Dear Reader,

Welcome to my first “Headmaster’s Blog”. I must admit to some nerves at writing my first blog, despite the fact that I seem to have penned an endless stream of letters to pupils and parents in the last year or so. I hope you enjoy reading the blog and I would be grateful to receive any feedback or potential topics for future blogs.

Perhaps the most difficult part of writing this edition was trying to settle on a theme – it was very tempting to reflect on the tumultuous events of the past twelve months, but I think we are all sick of hearing or reading about Covid and lockdown etc.

So, I am going to try and look ahead, hopefully with a positive slant towards the next few months and beginning to return to some form of normality. After all, there are some grounds for optimism – the government’s vaccination programme does appear to have started successfully, case rates seem to be falling across the country and even the weather is improving. Don’t forget, the clocks change this weekend too, meaning lighter nights for us all. I am sure we can’t wait to meet up properly with friends and family again – even if it might have to be in the garden initially.

The bottom line is that I think we can all start to plan for the time when restrictions start to be relaxed and, in school, that will hopefully give our pupils the chance to begin to mix again with pupils from other year groups. In a small school such as ours, that has perhaps been the most difficult aspect of the protocols we have had to put in place and the most challenging for the children to deal with. It is hugely important for our school community to come together for events such as concerts or productions and the fantastic production of “Treasure Island” from 2019 immediately comes to mind as a great example of how our school community pulls together to such great effect.

The same could be said on the sports field and again I look forward to when we can resume fixtures with other schools, as well as offer more of our co-curricular sports clubs at lunchtime and after school.

Whilst I would love to say it is the lessons and the inspirational teaching that pupils remember from their school days – I hope they do remember at least some inspirational teaching – if today’s pupils are like me and, dare I say, their parents, what they will truly remember will be the musical and dramatic productions, their sporting experiences and achievements and their school trips away, either in the UK or perhaps even further afield. In fact, I was reminiscing with our Assistant Head, Mrs Smith, the other day about the various school trips we had taken part in (as pupils, as well as staff), which gave me the theme for this blog.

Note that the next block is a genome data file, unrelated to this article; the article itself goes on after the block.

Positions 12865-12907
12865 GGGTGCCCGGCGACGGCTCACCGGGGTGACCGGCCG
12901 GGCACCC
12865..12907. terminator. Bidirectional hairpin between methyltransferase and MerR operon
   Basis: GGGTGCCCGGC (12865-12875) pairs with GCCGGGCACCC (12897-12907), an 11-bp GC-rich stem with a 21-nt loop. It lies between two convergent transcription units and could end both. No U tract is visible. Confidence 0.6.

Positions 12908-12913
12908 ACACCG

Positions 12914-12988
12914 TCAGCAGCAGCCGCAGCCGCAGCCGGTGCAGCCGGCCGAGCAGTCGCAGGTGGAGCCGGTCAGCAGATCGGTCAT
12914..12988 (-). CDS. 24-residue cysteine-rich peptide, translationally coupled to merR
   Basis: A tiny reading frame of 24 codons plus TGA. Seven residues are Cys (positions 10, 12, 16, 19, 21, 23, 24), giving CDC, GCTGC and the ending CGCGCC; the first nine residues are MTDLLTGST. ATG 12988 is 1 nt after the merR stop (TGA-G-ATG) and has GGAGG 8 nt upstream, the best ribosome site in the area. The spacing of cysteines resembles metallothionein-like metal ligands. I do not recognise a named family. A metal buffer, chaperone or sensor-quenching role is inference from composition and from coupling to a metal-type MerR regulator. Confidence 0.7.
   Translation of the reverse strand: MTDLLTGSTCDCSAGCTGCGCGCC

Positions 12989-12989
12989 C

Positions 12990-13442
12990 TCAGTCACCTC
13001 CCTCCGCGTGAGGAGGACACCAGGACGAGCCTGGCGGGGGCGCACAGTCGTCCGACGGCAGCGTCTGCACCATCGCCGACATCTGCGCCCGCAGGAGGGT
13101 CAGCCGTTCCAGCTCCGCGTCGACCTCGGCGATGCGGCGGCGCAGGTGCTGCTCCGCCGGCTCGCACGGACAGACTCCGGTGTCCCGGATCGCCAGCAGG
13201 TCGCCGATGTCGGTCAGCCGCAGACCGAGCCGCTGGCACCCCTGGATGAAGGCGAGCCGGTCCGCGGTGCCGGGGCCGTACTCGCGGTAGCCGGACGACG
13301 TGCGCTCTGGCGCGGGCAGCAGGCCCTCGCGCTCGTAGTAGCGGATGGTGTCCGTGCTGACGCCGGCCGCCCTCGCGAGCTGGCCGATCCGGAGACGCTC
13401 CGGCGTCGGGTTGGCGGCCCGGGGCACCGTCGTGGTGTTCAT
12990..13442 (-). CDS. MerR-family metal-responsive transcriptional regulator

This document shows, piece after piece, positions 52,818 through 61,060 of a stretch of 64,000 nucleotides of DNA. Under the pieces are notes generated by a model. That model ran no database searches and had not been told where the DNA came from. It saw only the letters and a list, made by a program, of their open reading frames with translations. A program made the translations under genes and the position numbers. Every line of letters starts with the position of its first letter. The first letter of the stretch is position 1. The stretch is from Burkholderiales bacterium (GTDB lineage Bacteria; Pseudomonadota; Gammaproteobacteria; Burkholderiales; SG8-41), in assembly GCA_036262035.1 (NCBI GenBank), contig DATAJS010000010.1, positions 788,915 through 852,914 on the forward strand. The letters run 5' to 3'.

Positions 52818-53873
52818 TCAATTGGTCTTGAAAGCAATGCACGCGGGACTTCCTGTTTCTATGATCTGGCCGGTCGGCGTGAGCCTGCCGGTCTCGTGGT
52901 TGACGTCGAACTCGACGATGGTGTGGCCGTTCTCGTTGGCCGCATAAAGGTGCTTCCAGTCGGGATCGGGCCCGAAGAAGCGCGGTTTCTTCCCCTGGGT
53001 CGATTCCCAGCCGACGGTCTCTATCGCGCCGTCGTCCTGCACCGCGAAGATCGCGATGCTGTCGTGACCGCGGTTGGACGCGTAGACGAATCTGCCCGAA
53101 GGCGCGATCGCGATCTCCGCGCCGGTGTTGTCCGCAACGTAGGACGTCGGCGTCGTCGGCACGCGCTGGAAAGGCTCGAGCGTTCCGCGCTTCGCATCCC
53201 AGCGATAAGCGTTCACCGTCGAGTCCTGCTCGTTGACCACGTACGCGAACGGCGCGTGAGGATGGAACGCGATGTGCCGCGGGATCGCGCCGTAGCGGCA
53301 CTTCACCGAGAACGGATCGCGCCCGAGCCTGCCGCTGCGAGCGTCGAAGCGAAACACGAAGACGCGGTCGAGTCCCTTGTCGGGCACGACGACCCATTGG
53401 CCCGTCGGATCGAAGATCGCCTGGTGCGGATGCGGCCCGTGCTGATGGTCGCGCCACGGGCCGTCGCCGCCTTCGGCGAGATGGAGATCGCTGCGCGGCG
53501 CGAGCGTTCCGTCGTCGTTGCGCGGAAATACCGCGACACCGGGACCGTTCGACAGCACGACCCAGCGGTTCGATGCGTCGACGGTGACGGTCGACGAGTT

School trips provide such an important opportunity for pupils and staff to spend time with each other in an environment which is totally different from that in the classroom. Whilst staff may not totally “let their guard down”, pupils and staff do get to see each other in a totally different light and interact with each other in a very different way. Suddenly, teachers can become real people to the children!

I have been fortunate to travel to many corners of the globe on school trips, from Washington to Moscow and from Blackpool to Barbados and when I run into former pupils who were on those trips with me, it is invariably the first topic of any conversations – certainly not the lessons we shared!

At school, we are now beginning to look forward and opportunities are starting to re-emerge and Mrs Smith is looking into the possibility of organising another Hulme Hall Ski Trip, following on from the hugely successful trip to Andorra in February 2019. I am sure that will be another popular trip. This time last year we were looking forward to a multi-department (Food, Art and Spanish) trip to

Barcelona before Covid led to that trip’s cancellation, so it would also be nice to see plans for a similar trip in the future be resurrected.

All in all, I think there are now many reasons to look ahead with some optimism that we can begin to resume some element of normality in our daily lives and hopefully that will soon extend to our activities at school too.

Thank you for reading!

Dean Grierson.